Swinney doubts all 1,700 Hall's of Broxburn jobs could be saved
Scotland's Finance Secretary said it would be "difficult to conceive" that all 1,700 jobs at a threatened West Lothian pork plant could be saved.
John Swinney made the admission after attending the latest meeting of a special taskforce.
It was set up to minimise job losses at Hall's of Broxburn.
Dutch food company owners, Vion, warned on 5 July it could be forced to close the plant which it purchased in August 2008 from Grampian Country Food Group.
The company said its pork processing facility had continued to record "unsustainable losses" in spite of "major restructuring exercises".
The taskforce met this week to discuss the way forward.
It has representatives from Vion, Usdaw, West Lothian Council, Scottish Enterprise, Scottish Development International and Skills Development Scotland.
Mr Swinney told BBC Scotland that changes had been identified which could improve the performance of the plant.
However, he added: "I think it is difficult to conceive that all 1,700 jobs could be secured. I think that it's difficult to conceive given the circumstances that we face.
"But what we will be concentrating on is delivering the best outcome we possibly can do, in partnership with the company to try to find a way through this that creates a sustainable and a profitable business."
At the beginning of the summer, staff were told that their jobs were under threat and that a 90-day consultation would take place.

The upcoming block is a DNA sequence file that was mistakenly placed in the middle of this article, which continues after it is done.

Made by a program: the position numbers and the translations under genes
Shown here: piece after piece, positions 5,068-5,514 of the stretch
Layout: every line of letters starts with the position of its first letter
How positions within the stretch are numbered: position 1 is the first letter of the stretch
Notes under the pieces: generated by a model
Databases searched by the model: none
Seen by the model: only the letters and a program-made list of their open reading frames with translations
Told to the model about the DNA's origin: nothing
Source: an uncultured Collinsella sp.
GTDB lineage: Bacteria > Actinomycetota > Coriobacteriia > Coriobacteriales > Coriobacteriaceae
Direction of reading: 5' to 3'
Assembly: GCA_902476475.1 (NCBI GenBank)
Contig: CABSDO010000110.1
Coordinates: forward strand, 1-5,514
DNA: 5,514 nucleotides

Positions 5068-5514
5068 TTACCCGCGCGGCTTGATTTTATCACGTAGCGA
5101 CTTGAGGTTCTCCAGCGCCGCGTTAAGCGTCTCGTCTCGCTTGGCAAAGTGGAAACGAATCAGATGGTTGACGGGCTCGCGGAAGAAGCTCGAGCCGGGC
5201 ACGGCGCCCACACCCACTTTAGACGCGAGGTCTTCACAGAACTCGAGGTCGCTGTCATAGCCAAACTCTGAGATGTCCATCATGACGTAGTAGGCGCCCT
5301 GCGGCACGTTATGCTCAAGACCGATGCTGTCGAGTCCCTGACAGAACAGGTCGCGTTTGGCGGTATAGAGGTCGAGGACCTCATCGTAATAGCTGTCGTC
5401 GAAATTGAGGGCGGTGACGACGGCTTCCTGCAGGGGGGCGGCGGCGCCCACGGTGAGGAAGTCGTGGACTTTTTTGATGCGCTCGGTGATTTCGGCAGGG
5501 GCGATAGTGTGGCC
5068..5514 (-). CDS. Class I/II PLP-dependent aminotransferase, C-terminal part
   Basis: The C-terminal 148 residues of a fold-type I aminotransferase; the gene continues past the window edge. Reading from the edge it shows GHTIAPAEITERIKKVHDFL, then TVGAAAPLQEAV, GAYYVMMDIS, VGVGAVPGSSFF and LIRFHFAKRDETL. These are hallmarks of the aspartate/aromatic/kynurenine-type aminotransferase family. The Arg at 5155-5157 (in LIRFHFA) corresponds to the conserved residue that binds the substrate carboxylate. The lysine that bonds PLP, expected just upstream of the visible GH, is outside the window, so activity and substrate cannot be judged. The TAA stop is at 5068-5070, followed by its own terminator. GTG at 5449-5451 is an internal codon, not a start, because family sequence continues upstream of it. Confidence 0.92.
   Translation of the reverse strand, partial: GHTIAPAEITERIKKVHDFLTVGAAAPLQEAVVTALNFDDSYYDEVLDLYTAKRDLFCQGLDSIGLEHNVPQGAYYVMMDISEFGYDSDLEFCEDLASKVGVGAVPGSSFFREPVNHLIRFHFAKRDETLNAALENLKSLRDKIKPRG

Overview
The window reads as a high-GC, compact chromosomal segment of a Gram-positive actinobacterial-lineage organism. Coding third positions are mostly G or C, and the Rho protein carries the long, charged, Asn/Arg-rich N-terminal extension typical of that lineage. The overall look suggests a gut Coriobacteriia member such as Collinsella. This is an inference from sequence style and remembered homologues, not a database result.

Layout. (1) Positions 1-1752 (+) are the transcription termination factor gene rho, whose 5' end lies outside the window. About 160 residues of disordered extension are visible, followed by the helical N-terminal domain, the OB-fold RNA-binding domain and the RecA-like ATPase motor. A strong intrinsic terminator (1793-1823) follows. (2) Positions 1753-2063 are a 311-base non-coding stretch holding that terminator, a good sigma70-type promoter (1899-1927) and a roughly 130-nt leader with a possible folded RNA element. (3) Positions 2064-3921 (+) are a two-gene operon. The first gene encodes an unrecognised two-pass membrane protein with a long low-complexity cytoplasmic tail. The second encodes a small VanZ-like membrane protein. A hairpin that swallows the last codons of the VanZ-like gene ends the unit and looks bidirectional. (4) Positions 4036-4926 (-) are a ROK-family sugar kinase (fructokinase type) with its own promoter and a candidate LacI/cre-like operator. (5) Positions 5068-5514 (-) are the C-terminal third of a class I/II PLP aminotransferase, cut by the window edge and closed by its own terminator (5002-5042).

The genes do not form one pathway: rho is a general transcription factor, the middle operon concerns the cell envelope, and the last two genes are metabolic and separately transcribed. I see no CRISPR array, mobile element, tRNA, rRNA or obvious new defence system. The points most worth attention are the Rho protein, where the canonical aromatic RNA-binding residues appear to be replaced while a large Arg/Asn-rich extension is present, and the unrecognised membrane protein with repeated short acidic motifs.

Vion's UK chairman Peter Barr said at the time it was an "extremely sad day" and one "we have strenuously tried to avoid for the past four years".
He explained that "every possible step" had been taken to secure the future of the business but it was losing £79,000 per day at the site.
Mr Barr said there had been a "significant" over-capacity in the UK meat industry and market conditions were extremely challenging.
The plant employs 1,150 permanent and 595 agency staff and handles 8,000 pigs each week.
On Wednesday, after the third meeting of the taskforce, Mr Swinney said options were being explored to deliver a "sustainable employment and economic future" for the plant.
He added: "The challenge now is to take forward that work with the company. The company has agreed to do this to determine whether or not that can be delivered.
"There are ways of improving the business process that we have heard about today - different ways of improving the financial performance of the plant and the Scottish manufacturing adviser service, who undertake this work in a range of different companies on behalf of Scottish Enterprise, have a good track record of identifying those improvements."
Mr Swinney went on to say he could not comment on the prospects of a buyer being found for the plant. He insisted that was a question for owners Vion.